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Mike Wilmington

By Mike Wilmington

Wilmington on Movies: Pirates of the Caribbean: On Stranger Tides

(Three Stars)
U.S.: Rob Marshall, 2011


Johnny Depp isn’t acting at full pressure in Pirates of the Caribbean: On Stranger Tides — the fourth in the lucrative comedy pirate movie series inspired by the great Disneyland theme park ride. But then, how may actors do? (By the way, if you’ve never visited Disneyland and taken that ride, you should. )

In his fourth go-round as Captain Jack Sparrow, the fey buccaneer, scourge of the seven seas and all the mascara shops in Hollywood, Depp might be accused of not trying too hard, of stepping back and letting director Rob Marshall’s production team (a monster one), and the CGI experts, and the rest of the cast (newcomers Penelope Cruz and Ian McShane as well as old salts Geoffrey Rush and Kevin McNally), and especially composer Hans Zimmer (more thunderously present here than any pirate or sea movie composer since Erich Wolfgang Korngold) do most of the work.

In a way, that’s a fair complaint. Depp is coasting a little, even though, with designated lovers Orlando Bloom and Keira Knightley having sailed off into the sunset, Jack is now both this “Pirates of the Caribbean’s” main leading man/romantic interest (with Cruz) and, as always, its scene-stealing comical/piratical character star.

Who could blame him though? The “Pirate“ series may be at its height of its production expertise here, it may look better than ever, and it may have recaptured some of the initial light, breezy touch. But, script wise, it’s clearly running out of planks to walk. Not enough to hurt the movie financially — but enough to justify at least some of the fussilade of amusing critical blasts the picture has generated. (Audiences will like the show better.)

The movie’s central plot device is, not surprisingly for a Hollywood film, the Fountain of Youth — coveted by the decadently plump King George of England (played by Richard Griffiths), coveted also by King Ferdinand of Spain (Sebastian Armesto), and subject of a three-cornered chase by the roguish, gravel-faced Barbossa (Rush), sailing for King George; a seagoing Spaniard (Oscar Jaenada), sailing for Ferdinand; and the bottomlessly black-hearted, most evil possible pirate, Edward Teach a.k.a. Blackbeard, played by Ian McShane, sailing for himself.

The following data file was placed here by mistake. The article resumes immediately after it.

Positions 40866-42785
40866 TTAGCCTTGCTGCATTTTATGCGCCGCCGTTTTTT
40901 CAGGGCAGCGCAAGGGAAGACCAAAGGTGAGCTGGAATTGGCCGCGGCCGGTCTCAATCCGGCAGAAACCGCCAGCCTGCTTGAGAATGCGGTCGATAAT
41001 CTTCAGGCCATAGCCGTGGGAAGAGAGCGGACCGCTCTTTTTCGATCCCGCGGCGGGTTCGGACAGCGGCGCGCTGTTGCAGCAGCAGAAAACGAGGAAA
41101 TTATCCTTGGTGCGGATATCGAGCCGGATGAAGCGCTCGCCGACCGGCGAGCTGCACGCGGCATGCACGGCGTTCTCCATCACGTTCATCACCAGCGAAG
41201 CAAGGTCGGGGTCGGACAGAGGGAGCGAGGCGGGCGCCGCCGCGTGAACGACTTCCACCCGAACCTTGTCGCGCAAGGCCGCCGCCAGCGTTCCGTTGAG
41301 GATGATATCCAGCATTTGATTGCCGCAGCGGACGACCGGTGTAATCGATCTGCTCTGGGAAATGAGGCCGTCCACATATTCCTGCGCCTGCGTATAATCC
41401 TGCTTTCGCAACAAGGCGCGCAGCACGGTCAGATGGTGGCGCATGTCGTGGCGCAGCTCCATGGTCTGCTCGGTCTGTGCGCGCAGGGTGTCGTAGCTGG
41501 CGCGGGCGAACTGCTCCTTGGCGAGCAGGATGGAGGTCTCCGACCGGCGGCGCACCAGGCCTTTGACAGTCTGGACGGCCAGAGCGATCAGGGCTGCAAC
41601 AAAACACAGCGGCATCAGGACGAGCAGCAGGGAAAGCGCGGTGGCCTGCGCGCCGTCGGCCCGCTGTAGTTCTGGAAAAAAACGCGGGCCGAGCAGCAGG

Captain Jack has been shanghaied aboard Blackbeard’s ship, which he promptly incites to mutiny, and which also carries a zombie crew and the flashing-eyed temptress Angelica, Jack’s old flame and maybe Blackbeard’s daughter — played not by that other Anjelica, Depp’s recent unhappily-cast costar Ms. Jolie, but by the estimable Ms. Cruz. Also mixed up in all this is Jack’s longtime doormat, Joshamee Gibbs (Kevin McNally), plus angel-eyed clergyman Philip (Sam Claflin) and the even more angelic-faced mermaid of Phil’s dreams, Syrena (Astrid Berges-Frisbey), both doing secondary romantic duty, in the absence of Orlando B. and Keira K.

The Fountain itself, located (do we smell another ride here?) in a jungle landscape full of steep cliffs, tangled green foliage and rushing rivers, and in caverns and ruins that might have been drawn by Piranesi, requires a lot of stuff to unlock its secrets, including chalices and mermaid’s tears. (Syrena’s less teary, more predatory sisters, by the way, can turn into shark-like vampire-mermaids who attack pirates and sailors at will.) And eventually, we make the scene that Ponce de Leon couldn’t.

That’s a lot of characters and a lot of exposition, all devised by the series’ constant screenwriters Ted Elliott and Terry Rossio, and repeated by their characters so lucidly and often that you‘ll never forget them. There’s also a lot of slashing swordfights, sea-going adventuring, rum-soaked escapades, and dives off cliffs, plus dashing romancing and swishbuckling antics by Jack. Jack’s designated godfather and role model, the Rolling Stones’ Keith Richards, shows up again as Captain Teague; we still await the appearance of Mick Jagger as Edward Morgan, Charlie Watts as Francis Drake and Ronnie Wood as Long John Silver.

But one thing, this “Pirates” does have, despite its chaotic swordfights, is narrative clarity. If you don’t make unreasonable demands on it, it’s fun.